The week, which will focus on young road users, “is an historic opportunity to raise the issue of road traffic injuries to a higher level,” the Global Road Safety Week website says.
The website notes that at least 40% of all road traffic deaths occur among people aged 0–25 years.
Hundreds of initiatives – local, national, regional and global – are expected to take place around the world during the week but the “key global event” is the World Youth Assembly for Road Safety, which will gather delegations of young people from many countries to discuss and adopt a youth declaration on road safety and define ways to better serve as road safety advocates in their countries.
In his message, UN Secretary-General Ban Ki-moon said it is fortunate that there is now a “growing recognition that road traffic injuries can be prevented.”
“A number of countries have shown that by taking action on drink-driving, speeding, use of helmets and seat-belts, and increasing the visibility of pedestrians, cyclists and motorcyclists, a significant number of lives can be saved and resources spared, even as motorization continues to rise. The United Nations Road Safety Collaboration has addressed these issues as priorities,” he said.
Ban Ki-moon acknowledged that prevention measures require political will and financial investments in efforts targeting young people and that decisions to improve road safety need to be made at the highest levels of Government.
“Beyond government ministries of transport, health and education, many others have a role to play: parents and guardians, educators, community and business leaders, automobile associations, insurers and vehicle manufacturers, celebrities and the media, survivors of road traffic crashes and their families, “ he said.
Organizers of the safety week prepared posters for anyone to download from http://www.who.int/roadsafety/week/resources/posters/en/index.html, focusing on the five issues Ban Ki-moon said were “priorities.”
All posters show a person in the middle of the road, with tire marks running over his/her body or head, depending on the focus of the message.
The poster on seatbelt use says “Too late to fasten your seat-belt” and reminds the reader that wearing a seat-belt “reduces the risk of being ejected from a vehicle and suffering serious or fatal injury by between 40%-65%.”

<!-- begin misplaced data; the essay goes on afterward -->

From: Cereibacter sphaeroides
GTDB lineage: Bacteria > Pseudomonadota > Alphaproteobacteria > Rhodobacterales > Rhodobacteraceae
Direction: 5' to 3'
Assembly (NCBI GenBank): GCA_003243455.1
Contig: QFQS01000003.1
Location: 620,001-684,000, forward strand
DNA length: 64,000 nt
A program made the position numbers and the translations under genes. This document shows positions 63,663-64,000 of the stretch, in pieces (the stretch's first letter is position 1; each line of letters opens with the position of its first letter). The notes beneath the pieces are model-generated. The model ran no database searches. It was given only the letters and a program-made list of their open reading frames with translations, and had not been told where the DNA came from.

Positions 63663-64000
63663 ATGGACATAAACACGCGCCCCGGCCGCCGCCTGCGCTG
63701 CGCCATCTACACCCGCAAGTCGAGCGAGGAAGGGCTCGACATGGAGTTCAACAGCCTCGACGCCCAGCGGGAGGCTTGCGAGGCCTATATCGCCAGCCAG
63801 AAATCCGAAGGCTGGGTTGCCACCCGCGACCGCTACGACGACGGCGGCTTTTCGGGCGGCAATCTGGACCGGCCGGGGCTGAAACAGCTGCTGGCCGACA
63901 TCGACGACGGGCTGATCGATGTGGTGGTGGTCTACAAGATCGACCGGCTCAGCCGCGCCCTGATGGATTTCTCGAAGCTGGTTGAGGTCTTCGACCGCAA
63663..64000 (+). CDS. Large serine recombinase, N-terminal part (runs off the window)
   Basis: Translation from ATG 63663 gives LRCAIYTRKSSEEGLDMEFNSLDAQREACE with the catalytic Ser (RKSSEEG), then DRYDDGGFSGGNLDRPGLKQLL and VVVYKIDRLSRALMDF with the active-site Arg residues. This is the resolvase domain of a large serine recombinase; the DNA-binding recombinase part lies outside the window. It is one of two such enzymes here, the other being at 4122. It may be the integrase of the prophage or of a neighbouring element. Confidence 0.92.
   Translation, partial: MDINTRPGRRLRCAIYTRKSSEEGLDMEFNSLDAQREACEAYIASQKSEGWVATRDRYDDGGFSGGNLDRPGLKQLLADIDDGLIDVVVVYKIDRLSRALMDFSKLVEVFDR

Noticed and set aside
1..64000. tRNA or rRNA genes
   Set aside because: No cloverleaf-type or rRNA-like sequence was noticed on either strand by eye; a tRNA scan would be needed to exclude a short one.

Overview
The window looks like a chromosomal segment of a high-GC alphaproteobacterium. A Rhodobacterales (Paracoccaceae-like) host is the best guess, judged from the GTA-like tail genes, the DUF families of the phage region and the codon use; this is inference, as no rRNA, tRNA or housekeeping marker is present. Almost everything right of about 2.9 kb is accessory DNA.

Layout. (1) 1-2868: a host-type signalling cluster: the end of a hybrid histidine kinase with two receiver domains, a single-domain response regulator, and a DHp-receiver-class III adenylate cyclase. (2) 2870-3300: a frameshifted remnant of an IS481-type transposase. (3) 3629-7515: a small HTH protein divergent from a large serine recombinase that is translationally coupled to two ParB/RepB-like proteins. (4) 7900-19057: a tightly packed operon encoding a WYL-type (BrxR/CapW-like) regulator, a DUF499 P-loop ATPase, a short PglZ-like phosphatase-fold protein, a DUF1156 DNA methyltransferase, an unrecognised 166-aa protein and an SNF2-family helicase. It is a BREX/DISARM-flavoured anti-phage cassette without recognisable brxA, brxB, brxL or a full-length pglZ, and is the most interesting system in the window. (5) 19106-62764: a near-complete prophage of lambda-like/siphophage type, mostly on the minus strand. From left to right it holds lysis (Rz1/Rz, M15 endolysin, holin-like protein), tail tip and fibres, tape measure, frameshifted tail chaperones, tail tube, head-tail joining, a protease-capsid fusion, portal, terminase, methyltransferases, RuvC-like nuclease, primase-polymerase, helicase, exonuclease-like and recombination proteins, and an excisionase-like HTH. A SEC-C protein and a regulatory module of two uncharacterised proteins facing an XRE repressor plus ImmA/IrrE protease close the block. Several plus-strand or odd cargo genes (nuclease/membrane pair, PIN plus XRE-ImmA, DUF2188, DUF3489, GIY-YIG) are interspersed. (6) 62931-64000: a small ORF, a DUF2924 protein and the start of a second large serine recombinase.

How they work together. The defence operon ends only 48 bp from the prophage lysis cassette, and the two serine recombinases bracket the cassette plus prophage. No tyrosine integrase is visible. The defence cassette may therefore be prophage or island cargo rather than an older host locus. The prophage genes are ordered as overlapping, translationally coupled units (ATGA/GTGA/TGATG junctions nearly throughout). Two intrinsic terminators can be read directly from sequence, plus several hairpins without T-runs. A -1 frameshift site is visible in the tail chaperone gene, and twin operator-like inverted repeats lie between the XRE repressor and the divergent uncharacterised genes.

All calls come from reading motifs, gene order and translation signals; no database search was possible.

The poster ends with a message on being part of the solution. “Be part of the solution: wear a seat-belt.”
On drinking alcohol, the poster says, “Too late to stop drinking” and reminds the reader that consuming alcohol before driving increases the risk of a crash as well as the likelihood that death or serious injury will result.
“Passing a drink–driving law and enforcing it can reduce the number of road deaths by 20%,” it says.
“Be part of the solution: never drink and drive,” the poster says.
Another poster says “Too late to be seen” and shows a person wearing black. “Pedestrians and cyclists can be difficult to see on the roads, which increases their risk of road traffic injuries. Wearing lightly-coloured or reflective clothing makes them much more visible and can help avoid collisions. Be part of the solution: be seen on the road,” the poster reads.
On the use of crash helmet, which many motorcycle drivers and riders in the Philippines ignore, a poster best for them is “|Too late to put on your helmet.”
“Most motorcycle deaths are a result of head injuries. Wearing a motorcycle helmet correctly can cut the risk of death by almost 40%, and the risk of severe injury by 70%.
Be part of the solution: wear a helmet,” the poster says.
“Too late to slow down,” says another poster. “Speed kills all types of road users – drivers, pedestrians and cyclists. A 5% cut in average speed can reduce the number of fatal crashes by as much as 30%. Be part of the solution: don't speed,” the poster reads.